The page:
Father, I thank You that You watch over all things and You see those who are doing good and those who are doing evil. Help me trust that You will act justly in Your timing, just as You did in Christ’s life and death. May I bless others and serve God’s people faithfully, living for Your glory. In Jesus’ name, amen.
Read 1 Peter 3:8-4:19
Watch this short video about Polycarp, an early Christian martyr (3:20).
Video posted under Standard YouTube License
Peter prepared God’s scattered people for how to live well when persecuted for Christ. God is in control. Because of this, believers should turn to God and rely on Him; they should continue to live good lives and do good to others, even as they trust their Creator to rescue them in this life or the life to come. It’s easy to imagine evil people shaming and ridiculing the Christians who had lost jobs, family, homes, and the respect of the community around them.
It’s easy to imagine Christ-haters chasing believers from town and shouting, “You’ve been abandoned by your God” or, “Hey Christian, where now is this Savior Christ?” (Look at the words to Jesus in Luke.) But according to Peter, it’s at just these moments of trouble that God’s Spirit rests upon His chosen ones who faithfully endure, those who continue to bless and do good even to their enemies. Such Christians can even rejoice because such suffering shows they are united with their Messiah, Jesus, and are proving to be faithful followers, enduring as Jesus did.
1 Peter 3:8–12 Even Christ-followers can tend toward pride and divisiveness, particularly under stressful conditions. Instead, the gospel enables them to be unified, lovingly sympathetic, and humble. Peter quotes Psalm 34:12–16 to demonstrate that God is watching over His people, and He will hear their prayers so there is no need to use our words or deeds to manipulate or hurt others. We should bless others with our words and actions. God is actively opposed to those who do evil and will punish wrongdoers and will judge them one day (4:5). That’s His job, not ours!
1 Peter 3:13–22 Like Jesus their Lord, Christians may suffer for doing what’s good and right. Christ suffered as our substitute and sacrifice, the righteous for the unrighteous, dying in our place and rising again to bring us to God. He was perfectly righteous; He always did good and right. These truths enable Christ-followers to honor Christ in the midst of unjust suffering; they can explain to observers how being born again changes people. When this happens, Jesus receives glory, and when Christ’s opponents hear this, the enemies who ridicule God’s people are put to shame. Christ has already been raised; He is in heaven and already enjoys the highest place of honor, rule, and authority—over angels and earthly kings and governments. The living Word will have the last word.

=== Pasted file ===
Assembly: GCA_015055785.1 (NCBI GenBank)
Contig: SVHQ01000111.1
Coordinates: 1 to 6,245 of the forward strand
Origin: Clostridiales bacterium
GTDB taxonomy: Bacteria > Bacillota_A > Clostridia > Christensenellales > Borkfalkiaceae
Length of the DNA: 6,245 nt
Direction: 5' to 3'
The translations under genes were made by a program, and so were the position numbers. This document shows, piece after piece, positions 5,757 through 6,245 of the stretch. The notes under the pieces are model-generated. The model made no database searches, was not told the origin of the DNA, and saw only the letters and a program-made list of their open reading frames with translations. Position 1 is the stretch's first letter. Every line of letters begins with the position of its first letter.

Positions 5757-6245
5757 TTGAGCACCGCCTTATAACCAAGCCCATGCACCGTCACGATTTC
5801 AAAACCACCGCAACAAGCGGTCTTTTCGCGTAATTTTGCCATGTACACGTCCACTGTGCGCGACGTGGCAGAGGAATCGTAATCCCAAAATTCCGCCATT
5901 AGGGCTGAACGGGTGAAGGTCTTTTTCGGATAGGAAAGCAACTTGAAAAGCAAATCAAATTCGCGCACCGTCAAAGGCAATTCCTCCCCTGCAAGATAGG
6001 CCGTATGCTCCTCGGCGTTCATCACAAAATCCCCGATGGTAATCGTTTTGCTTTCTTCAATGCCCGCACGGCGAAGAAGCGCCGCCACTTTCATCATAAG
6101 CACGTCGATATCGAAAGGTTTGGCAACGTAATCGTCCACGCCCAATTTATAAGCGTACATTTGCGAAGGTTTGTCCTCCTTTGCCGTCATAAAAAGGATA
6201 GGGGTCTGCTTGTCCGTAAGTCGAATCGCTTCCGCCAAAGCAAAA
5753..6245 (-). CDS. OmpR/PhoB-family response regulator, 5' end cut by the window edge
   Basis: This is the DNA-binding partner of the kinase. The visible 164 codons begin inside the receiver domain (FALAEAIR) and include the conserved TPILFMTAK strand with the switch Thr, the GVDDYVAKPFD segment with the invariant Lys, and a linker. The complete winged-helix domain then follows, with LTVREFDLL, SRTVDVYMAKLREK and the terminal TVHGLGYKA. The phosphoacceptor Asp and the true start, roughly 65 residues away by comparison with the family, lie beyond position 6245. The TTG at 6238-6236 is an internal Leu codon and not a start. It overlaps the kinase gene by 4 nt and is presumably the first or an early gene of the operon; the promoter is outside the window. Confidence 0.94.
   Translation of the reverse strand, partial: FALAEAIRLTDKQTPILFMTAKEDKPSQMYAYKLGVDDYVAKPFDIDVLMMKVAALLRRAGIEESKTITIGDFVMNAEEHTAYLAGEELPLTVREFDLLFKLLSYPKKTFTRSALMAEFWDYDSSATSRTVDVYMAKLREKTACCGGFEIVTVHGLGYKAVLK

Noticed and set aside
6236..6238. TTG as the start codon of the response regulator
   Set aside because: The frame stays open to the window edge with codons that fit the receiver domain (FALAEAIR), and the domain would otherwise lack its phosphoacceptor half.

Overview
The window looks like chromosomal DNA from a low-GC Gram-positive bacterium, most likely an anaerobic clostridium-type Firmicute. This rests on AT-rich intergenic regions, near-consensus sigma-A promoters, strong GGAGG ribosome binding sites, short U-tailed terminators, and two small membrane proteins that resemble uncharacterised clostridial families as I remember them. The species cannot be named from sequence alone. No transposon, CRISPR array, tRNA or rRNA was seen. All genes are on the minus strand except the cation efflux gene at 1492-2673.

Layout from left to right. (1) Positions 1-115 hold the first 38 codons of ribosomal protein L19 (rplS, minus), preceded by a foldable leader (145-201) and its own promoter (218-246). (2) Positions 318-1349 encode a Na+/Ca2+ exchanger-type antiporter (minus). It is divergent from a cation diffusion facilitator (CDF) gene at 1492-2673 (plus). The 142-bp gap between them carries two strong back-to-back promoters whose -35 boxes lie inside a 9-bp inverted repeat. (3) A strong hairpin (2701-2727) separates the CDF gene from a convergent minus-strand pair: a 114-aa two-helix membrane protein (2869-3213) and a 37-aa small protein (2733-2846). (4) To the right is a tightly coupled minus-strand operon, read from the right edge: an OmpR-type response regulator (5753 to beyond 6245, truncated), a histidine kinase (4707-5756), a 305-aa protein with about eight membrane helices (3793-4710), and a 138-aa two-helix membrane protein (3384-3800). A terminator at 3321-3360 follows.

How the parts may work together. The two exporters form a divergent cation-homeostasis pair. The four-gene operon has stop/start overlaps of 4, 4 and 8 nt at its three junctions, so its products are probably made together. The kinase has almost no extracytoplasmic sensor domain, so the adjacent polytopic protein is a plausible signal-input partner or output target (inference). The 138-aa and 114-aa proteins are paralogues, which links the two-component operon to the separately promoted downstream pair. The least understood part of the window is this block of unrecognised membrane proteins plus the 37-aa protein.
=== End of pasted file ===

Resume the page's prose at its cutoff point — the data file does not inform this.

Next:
1 Peter 4:1–6 Christians will live very different lives from those around them. Worldly people may cause Christians to suffer, but this is to be expected since this was Christ’s experience also. At a moment of great difficulty, Jesus prayed to His Father, “not my will but Yours be done” (Luke 22:42). Like their Lord, disciples seek to live for God’s will, not human desires. Now, ungodly people may bring temporary pain and suffering upon God’s people—even killing them—but at the resurrection, Jesus’ true followers will live with God, forever free from evil and suffering.
1 Peter 4:7–19 The end is coming, and even though it’s not easy to follow Christ in such circumstances, Christians should keep praying for and loving one another, showing cheerful hospitality. Don’t be self-centered, Peter says, but use your gifts to serve one another and rely upon God’s strength so He receives the glory.
1 Peter 3:14-17
14 But even if you should suffer for righteousness’ sake, you will be blessed. Have no fear of them, nor be troubled,15 but in your hearts honor Christ the Lord as holy, always being prepared to make a defense to anyone who asks you for a reason for the hope that is in you; yet do it with gentleness and respect,16 having a good conscience, so that, when you are slandered, those who revile your good behavior in Christ may be put to shame.17 For it is better to suffer for doing good, if that should be God’s will, than for doing evil.
- It can be difficult to trust God when evil-doers seem to find temporary success in this present age. When Christians suffer for living godly lives and making good and right choices, our faith may be tested. In order to find the strength to persevere, we must take the eternal perspective and look ahead to God’s just judgment, hanging onto our living hope in Christ’s resurrection from the dead.
- Every follower of Jesus has gifts, skills, and talents from God that should be used to bless others, not for selfish purposes.
- Ask some fellow believers where they’ve seen God use you to accomplish His purposes. Then ask them to help you think through opportunities to bless others with your God-given gifts and abilities. Finally, seize those opportunities, but remember to rely on God’s strength as you grow in your ability to serve.